According to Tackett, after Adam and his offspring’s sin brought radical climatic change and geological destruction to the face of the whole earth, especially at the time of the Flood, a great diversity of species and all their amazing features sprang forth as they adapted via evolutionary mechanisms—albeit at an impossibly fast pace—to new habitats, especially as a result of the Flood.

Where did the genetic information come from that allowed for this post-fall explosion of new species? The film explains that the initial “very good” creation included organisms front-loaded with immense genetic variation and thus the capacity to evolve into new species after sin entered the world. In addition to raising some difficult questions of theodicy and God’s foreknowledge, this doesn’t make any biological sense.

Hibernating pikas and marmots? Alpine species of plants? Polar bears and arctic foxes? None of these existed in the original creation, according to YECs. Just how few species existed in the original creation? The YEC literature is very sparse but extensive speciation proposed by Answers in Genesis points to an initial creation with low diversity. For example they speculate that the 1100 species of bats alive today, in addition to all fossil species, originated from a single bat ancestor.

Each of these modern bat species has remarkable and unique adaptations to diverse environments that may not have existed in the pre-Fall world, sculpted by the mechanisms of evolution unleashed by Adam’s sin. Therefore, from a YEC perspective, the diversity of life on Earth at which we— and so many biblical authors—marvel is not representative of God’s original creation.

God’s invisible qualities clearly seen in the post-Fall world?

Finally, as the last scene of the Colorado landscape faded from view, Romans 1:20 appeared on the screen: “For since the creation of the world God’s invisible qualities—his eternal power and divine nature—have been clearly seen, being understood from what has been made, so that people are without excuse.”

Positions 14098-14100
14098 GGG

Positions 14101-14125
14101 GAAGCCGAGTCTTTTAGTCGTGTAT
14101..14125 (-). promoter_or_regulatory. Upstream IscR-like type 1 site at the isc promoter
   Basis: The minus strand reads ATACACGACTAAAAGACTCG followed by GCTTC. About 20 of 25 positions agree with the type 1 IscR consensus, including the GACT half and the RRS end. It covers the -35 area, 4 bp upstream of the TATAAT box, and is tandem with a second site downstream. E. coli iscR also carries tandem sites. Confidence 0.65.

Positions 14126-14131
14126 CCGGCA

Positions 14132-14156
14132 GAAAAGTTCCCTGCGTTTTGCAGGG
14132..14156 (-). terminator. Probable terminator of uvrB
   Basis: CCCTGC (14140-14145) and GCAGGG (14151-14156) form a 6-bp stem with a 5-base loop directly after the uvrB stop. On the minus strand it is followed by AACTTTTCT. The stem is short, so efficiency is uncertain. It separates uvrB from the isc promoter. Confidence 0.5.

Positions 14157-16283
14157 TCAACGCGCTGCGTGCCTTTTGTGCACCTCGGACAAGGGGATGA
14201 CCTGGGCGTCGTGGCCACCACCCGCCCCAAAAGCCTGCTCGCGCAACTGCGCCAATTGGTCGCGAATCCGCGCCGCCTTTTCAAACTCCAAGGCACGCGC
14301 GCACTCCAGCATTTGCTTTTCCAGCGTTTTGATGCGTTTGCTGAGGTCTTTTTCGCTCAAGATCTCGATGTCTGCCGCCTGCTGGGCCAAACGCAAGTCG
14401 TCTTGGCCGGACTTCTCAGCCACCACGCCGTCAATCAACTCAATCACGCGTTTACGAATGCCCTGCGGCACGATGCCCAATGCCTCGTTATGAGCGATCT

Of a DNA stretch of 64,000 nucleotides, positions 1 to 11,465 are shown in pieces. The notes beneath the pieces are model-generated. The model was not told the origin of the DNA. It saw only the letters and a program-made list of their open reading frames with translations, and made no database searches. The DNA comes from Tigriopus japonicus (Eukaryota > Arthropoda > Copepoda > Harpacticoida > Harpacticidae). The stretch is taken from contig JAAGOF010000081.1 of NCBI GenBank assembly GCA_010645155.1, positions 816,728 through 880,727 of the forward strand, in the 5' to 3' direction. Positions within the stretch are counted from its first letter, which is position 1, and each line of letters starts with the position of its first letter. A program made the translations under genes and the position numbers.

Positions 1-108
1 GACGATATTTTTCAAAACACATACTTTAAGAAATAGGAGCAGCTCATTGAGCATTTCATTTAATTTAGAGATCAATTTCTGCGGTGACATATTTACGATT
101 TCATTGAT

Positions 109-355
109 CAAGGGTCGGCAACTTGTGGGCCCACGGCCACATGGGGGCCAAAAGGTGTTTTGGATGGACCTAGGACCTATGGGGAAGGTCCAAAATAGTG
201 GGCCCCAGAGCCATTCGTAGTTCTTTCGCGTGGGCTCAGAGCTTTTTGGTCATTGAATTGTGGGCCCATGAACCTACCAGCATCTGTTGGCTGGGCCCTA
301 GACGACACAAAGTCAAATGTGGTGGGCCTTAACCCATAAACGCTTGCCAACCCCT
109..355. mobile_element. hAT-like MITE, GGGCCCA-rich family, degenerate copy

Yet if the characteristics of living things and the very shape of the earth’s surface is evidence not of God’s power but of creation falling apart because of sin, how can God’s eternal power and divine nature be clearly seen in the world around us?

Mountains, weather, and biological diversity are consistently described in the Bible as being authored by God. In most contexts these natural features of the world are viewed with awe and reverence as good and wonderful things. We don’t find the psalmist blaming the existence of mountains on Adam’s sin nor even a global flood. Psalm 104 doesn’t attribute the lion roaring for its prey to Adam and Eve’s primal disobedience.

When Abraham and Lot, as recorded in Genesis 13, look down into the Dead Sea Valley, they don’t bemoan the fact that because of Adam’s sin a great rift in the Promised Land had opened up, creating the Dead Sea and a difficult passageway allowing access to the valley floor. But following the young-earth view to its logical end, had Adam not sinned the land before them would have had no sharp cliffs, barren spaces, or extreme heat or cold.[4]  

Lot described this place as “like the garden of the Lord.” (Gen 13:10) But his response makes no sense in the young-earth perspective. How could this in any way be like the garden of the Lord if every plant, animal and even rock of the valley had been radically transformed as a result of Adam’s transgression? In the YEC worldview, this land would not have been recognizable to Adam and Eve in the prelapsarian world.

The evolutionary creationist sees God’s hand in every aspect of creation, present and past. For us, the beauty of creation is much more than just a shadow of a former time. Nature is damaged, in our view, not by a radical physical transformation at the moment of the first sin, but by the ravages of a broken humanity who does not worship the Creator as they should. We are not tending and keeping the “Garden” as it was intended.